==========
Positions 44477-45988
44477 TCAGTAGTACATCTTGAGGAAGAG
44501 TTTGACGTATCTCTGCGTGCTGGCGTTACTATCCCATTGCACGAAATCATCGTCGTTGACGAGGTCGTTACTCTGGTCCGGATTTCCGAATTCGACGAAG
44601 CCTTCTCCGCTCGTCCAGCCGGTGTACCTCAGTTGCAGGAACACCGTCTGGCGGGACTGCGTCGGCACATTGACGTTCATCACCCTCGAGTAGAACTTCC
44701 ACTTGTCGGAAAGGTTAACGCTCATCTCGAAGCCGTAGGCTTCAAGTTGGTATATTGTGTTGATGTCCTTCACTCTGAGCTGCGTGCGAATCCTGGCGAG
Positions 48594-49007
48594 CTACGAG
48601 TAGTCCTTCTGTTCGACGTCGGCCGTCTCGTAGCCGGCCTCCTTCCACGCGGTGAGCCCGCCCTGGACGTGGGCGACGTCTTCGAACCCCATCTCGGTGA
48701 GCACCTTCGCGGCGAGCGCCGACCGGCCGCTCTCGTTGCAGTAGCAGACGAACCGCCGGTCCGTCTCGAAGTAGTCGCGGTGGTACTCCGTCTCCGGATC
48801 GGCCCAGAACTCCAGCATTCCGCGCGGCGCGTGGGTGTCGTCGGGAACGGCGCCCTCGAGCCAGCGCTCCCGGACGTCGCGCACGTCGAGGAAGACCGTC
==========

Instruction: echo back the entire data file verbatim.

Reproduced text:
Positions 44477-45988
44477 TCAGTAGTACATCTTGAGGAAGAG
44501 TTTGACGTATCTCTGCGTGCTGGCGTTACTATCCCATTGCACGAAATCATCGTCGTTGACGAGGTCGTTACTCTGGTCCGGATTTCCGAATTCGACGAAG
44601 CCTTCTCCGCTCGTCCAGCCGGTGTACCTCAGTTGCAGGAACACCGTCTGGCGGGACTGCGTCGGCACATTGACGTTCATCACCCTCGAGTAGAACTTCC
44701 ACTTGTCGGAAAGGTTAACGCTCATCTCGAAGCCGTAGGCTTCAAGTTGGTATATTGTGTTGATGTCCTTCACTCTGAGCTGCGTGCGAATCCTGGCGAG
Positions 48594-49007
48594 CTACGAG
48601 TAGTCCTTCTGTTCGACGTCGGCCGTCTCGTAGCCGGCCTCCTTCCACGCGGTGAGCCCGCCCTGGACGTGGGCGACGTCTTCGAACCCCATCTCGGTGA
48701 GCACCTTCGCGGCGAGCGCCGACCGGCCGCTCTCGTTGCAGTAGCAGACGAACCGCCGGTCCGTCTCGAAGTAGTCGCGGTGGTACTCCGTCTCCGGATC
48801 GGCCCAGAACTCCAGCATTCCGCGCGGCGCGTGGGTGTCGTCGGGAACGGCGCCCTCGAGCCAGCGCTCCCGGACGTCGCGCACGTCGAGGAAGACCGTC